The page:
James Ihaka

James Ihaka is a Herald reporter based in Hamilton.

Young Kiwis aren't saving - survey

Researchers find 18 to 22-year-olds have 'relatively low level of financial knowledge' compared with other countries.

Simon Power said there was "clearly a lot of work to do" in educating young New Zealanders about the importance of saving and budgeting. Photo / Mark Mitchell
Simon Power said there was "clearly a lot of work to do" in educating young New Zealanders about the importance of saving and budgeting. Photo / Mark Mitchell

More than two-thirds of young New Zealanders are not saving for their future - and just over half budget, a survey has found.

The findings come from the Financial Education and Research Centre, a joint venture between Westpac and Massey University, which has issued the baseline results for its 20-year longitudinal study - the first of its kind in New Zealand.

It found there was a "relatively low level of financial knowledge" when compared with similar studies in other countries and parents often remained the key source of informal financial education for young New Zealanders.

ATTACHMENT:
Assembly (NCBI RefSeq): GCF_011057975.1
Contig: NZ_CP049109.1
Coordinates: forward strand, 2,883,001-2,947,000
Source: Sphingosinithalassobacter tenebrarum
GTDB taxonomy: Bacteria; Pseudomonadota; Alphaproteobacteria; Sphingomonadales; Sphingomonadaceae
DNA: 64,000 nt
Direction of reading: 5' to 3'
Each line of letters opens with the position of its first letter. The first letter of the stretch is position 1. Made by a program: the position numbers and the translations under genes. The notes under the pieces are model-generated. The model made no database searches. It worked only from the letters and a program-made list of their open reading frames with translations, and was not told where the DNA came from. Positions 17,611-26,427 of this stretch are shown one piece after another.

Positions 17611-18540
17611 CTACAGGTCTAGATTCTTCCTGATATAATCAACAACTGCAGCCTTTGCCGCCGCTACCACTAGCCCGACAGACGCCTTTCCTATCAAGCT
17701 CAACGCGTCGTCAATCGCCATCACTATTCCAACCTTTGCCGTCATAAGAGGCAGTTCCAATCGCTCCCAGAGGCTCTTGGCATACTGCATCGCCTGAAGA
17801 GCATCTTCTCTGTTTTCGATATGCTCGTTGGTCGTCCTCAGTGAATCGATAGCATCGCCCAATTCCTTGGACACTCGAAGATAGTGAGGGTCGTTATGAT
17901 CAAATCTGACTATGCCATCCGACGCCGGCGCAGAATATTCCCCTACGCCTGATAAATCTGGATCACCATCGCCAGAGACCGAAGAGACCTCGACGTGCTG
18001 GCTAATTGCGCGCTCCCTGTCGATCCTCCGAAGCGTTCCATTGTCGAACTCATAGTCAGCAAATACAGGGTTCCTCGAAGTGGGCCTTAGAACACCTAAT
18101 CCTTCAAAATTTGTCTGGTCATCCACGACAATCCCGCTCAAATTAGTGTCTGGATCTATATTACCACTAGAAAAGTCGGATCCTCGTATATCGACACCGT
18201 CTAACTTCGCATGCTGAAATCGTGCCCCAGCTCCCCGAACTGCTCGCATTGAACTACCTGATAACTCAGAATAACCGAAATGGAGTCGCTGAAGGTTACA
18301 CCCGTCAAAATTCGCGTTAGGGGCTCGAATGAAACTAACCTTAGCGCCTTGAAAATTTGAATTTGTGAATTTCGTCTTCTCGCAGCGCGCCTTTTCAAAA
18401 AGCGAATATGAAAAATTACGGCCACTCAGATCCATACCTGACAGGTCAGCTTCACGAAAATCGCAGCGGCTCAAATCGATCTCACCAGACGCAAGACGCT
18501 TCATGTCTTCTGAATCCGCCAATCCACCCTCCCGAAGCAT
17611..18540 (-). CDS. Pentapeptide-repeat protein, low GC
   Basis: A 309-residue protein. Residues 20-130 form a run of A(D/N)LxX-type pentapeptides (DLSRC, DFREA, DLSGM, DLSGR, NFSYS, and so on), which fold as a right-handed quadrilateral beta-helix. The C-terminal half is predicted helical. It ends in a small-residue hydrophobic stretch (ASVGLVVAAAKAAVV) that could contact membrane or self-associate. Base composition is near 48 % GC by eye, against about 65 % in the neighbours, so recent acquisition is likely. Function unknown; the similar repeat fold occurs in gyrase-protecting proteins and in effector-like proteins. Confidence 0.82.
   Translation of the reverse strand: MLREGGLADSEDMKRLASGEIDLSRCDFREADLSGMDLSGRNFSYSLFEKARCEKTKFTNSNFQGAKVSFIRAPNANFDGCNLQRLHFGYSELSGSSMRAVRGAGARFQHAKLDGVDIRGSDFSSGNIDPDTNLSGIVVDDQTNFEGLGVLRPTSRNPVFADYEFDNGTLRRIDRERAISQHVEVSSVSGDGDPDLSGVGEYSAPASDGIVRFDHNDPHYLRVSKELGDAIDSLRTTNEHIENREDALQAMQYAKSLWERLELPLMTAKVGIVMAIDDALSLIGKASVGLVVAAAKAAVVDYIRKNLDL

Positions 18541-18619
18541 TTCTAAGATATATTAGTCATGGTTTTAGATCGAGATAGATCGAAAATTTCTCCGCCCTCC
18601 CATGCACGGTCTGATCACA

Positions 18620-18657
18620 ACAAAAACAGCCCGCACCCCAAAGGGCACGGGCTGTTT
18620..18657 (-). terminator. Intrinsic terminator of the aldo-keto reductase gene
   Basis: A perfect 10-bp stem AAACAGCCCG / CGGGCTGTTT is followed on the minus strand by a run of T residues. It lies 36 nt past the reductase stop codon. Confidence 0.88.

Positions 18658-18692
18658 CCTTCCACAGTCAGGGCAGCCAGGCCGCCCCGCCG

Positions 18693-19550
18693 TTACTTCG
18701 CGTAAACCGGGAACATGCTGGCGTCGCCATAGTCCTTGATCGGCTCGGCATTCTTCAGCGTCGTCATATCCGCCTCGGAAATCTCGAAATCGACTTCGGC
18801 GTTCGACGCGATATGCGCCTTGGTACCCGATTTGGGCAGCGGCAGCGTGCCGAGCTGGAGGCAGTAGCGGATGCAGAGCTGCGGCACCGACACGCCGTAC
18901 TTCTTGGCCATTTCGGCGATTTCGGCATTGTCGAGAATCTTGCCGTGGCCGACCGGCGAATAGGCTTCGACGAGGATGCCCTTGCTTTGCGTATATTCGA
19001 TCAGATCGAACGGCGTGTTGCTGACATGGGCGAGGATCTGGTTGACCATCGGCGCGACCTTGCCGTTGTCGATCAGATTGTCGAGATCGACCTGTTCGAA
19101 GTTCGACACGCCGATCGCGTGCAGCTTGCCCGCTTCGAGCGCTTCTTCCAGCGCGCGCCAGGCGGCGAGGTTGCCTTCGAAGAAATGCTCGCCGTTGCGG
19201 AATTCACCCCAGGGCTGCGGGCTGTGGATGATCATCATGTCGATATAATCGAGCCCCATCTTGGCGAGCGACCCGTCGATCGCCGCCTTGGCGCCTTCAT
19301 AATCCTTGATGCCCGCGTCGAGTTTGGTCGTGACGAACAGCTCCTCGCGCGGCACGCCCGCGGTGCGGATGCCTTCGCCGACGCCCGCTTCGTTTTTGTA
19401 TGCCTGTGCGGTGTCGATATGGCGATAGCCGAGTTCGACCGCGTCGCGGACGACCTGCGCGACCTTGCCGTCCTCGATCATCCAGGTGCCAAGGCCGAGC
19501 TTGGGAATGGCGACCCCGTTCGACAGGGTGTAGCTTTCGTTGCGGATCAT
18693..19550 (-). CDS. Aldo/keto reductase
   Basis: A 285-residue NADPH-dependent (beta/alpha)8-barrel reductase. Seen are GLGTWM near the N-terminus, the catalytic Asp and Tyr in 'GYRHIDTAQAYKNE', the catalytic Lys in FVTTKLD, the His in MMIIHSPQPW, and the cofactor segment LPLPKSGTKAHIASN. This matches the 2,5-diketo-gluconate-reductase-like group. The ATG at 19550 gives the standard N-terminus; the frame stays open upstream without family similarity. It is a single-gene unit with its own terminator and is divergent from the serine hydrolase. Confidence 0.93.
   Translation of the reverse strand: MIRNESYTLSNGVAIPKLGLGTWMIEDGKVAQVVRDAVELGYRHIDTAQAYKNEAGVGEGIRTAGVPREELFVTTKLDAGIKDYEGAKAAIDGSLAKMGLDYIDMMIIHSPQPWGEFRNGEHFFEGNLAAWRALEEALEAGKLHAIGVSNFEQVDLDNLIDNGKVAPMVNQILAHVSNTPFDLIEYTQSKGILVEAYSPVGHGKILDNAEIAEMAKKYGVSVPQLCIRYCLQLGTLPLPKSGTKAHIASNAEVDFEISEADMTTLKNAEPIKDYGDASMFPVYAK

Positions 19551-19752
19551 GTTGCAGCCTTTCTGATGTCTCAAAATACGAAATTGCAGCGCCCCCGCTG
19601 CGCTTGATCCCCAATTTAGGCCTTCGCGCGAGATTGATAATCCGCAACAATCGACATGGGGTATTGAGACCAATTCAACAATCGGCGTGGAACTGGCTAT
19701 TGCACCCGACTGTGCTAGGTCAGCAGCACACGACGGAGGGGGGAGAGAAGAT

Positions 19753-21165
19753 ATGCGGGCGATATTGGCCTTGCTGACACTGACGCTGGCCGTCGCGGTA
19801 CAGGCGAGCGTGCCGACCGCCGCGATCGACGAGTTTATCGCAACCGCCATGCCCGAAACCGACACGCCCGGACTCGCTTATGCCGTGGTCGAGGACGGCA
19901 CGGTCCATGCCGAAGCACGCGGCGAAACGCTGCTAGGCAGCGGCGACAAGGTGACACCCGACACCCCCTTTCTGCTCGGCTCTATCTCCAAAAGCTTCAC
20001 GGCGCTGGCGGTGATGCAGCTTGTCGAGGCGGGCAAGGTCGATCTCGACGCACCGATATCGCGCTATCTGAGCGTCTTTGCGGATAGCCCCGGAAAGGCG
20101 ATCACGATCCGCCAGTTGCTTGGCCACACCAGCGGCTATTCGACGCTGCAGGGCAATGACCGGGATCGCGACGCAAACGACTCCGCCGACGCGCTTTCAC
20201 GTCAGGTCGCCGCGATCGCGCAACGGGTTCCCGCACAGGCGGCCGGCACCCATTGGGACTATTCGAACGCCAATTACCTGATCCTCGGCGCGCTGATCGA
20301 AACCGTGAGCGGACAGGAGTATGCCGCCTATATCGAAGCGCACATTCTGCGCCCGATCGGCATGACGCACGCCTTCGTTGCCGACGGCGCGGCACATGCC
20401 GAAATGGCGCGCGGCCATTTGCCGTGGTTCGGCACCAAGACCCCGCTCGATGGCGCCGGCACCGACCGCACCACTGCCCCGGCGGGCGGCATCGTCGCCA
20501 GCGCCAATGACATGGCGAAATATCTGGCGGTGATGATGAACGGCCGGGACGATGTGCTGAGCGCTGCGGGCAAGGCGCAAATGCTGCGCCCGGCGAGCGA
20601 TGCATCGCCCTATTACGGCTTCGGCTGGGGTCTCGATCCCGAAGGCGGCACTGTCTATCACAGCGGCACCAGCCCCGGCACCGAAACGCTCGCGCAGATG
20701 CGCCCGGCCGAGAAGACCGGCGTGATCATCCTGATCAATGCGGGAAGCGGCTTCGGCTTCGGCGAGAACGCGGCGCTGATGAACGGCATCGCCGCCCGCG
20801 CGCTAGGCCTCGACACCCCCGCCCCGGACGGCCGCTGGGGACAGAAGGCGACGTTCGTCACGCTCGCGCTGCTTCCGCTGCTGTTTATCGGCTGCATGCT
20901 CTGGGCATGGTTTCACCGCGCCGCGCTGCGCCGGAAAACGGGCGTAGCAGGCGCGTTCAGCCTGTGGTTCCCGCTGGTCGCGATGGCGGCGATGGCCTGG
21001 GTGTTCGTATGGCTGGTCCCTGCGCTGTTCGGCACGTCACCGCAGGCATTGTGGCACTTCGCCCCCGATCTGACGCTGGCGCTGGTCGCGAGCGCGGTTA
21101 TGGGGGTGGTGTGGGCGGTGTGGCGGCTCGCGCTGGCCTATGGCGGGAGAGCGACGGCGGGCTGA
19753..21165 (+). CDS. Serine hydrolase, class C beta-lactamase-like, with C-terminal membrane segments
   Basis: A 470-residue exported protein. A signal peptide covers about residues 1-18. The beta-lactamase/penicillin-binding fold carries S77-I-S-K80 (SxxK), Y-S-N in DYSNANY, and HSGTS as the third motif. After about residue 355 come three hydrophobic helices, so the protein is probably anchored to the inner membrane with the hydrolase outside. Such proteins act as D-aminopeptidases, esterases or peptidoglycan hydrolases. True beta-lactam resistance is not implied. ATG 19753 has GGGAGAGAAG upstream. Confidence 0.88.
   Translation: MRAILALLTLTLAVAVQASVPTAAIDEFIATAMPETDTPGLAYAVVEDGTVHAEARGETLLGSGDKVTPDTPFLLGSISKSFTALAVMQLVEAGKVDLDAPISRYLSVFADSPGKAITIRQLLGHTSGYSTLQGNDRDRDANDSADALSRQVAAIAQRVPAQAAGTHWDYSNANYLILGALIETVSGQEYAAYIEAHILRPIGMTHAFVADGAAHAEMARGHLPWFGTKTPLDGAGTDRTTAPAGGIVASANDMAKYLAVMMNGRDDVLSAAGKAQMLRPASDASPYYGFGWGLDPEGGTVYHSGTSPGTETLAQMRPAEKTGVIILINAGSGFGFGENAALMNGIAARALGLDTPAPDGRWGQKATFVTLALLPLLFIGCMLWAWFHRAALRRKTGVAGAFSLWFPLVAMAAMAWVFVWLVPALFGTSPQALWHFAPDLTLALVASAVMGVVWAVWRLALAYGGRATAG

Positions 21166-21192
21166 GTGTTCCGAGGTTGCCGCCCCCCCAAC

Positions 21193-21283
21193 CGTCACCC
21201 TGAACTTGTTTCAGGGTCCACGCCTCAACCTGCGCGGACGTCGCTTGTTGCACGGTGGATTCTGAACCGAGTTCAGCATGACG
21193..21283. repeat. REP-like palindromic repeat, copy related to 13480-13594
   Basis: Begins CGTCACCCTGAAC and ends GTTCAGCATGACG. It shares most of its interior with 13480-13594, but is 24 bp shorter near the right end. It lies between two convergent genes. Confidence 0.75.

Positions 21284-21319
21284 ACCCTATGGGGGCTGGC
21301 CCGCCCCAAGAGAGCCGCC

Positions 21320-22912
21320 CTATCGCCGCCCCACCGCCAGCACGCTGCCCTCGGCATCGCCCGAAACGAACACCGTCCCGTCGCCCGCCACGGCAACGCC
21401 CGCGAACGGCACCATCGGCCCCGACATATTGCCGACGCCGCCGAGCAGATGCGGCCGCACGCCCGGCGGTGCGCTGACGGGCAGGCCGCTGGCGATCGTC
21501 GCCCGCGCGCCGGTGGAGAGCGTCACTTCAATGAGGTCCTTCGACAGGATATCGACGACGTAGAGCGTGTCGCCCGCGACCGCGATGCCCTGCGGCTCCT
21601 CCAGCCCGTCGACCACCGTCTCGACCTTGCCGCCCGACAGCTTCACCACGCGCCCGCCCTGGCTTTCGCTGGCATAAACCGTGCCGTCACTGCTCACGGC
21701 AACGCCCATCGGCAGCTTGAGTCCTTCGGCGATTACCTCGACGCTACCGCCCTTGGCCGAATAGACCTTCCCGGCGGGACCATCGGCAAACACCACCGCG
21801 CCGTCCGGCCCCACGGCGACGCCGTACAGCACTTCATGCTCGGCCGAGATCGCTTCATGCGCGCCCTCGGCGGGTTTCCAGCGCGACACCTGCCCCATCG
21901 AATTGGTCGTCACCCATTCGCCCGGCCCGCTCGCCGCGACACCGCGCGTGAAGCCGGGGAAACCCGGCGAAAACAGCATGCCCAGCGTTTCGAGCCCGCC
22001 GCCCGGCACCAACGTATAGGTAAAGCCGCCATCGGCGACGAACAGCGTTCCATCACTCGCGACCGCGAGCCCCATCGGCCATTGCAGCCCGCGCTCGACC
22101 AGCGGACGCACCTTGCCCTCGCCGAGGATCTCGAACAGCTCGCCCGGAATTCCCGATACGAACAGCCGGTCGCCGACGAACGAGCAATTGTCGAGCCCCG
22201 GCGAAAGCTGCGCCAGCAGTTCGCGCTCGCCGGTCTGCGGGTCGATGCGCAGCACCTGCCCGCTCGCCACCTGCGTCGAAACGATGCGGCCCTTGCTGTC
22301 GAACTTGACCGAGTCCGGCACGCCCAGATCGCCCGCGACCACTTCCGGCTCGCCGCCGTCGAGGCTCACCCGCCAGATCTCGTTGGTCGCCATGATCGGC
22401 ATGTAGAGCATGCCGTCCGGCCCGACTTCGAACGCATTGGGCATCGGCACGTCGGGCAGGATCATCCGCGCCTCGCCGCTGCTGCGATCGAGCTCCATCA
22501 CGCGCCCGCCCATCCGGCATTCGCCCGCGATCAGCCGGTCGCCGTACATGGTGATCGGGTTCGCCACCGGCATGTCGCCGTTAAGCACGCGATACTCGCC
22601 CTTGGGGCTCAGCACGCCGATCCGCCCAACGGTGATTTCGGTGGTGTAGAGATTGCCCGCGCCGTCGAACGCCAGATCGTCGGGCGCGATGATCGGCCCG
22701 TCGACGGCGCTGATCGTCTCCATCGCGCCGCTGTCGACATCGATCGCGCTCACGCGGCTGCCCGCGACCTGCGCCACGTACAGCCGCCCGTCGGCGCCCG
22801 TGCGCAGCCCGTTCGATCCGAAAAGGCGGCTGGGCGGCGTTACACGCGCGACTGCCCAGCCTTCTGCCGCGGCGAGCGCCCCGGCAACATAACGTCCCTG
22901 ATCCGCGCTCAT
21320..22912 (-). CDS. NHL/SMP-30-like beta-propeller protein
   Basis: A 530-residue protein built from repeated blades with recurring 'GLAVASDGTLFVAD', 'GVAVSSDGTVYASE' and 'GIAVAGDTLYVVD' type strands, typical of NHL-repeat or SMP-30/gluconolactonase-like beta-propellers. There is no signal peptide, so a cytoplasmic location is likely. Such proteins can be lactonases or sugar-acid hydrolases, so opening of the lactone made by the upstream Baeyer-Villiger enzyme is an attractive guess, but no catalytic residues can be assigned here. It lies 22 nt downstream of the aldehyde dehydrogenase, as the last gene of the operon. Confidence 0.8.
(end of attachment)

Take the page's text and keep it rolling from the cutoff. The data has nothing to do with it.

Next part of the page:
The survey also found that while 90 per cent recognised the importance of saving, 77 per cent of the 18 to 22-year-olds surveyed said it was not important to plan any further than four years ahead financially.

A further 52 per cent said they haven't given any thought to financial goals, spending habits and how to manage money.

The director of the centre, Dr Pushpa Wood, said the survey of 300 young Kiwis would be repeated with the same participants every five years for the next 20 years.

She said the preliminary findings would provide a benchmark for how much information young New Zealanders have on personal financial matters and where they obtain this information.

Westpac's managing director of private, wealth and insurance, former justice minister Simon Power, said there was "clearly a lot of work to do" in educating young New Zealanders about the importance of saving and budgeting.

Retirement Commissioner Diana Crossan said financial literacy as part of the OECD Programme for International Students Assessment programme was tested for the first time among Kiwi 15-year-olds in September.

The results are due early next year and will show how young New Zealanders compare against several other countries.

Of 18 to 22-year-olds surveyed:

*90 per cent recognise the importance of saving.
*80 per cent think it's better to spend savings than buy on credit.
*77 per cent don't think it's important to plan ahead financially more than four years.
*66 per cent learned everything about finances from their parents.
*52 per cent say they budget.

* Source: Fin-Ed Centre

- NZ Herald

© Copyright 2014, APN New Zealand Limited

Assembled by: (static) on production apcf02 at 25 Oct 2014 08:05:06 Processing Time: 35ms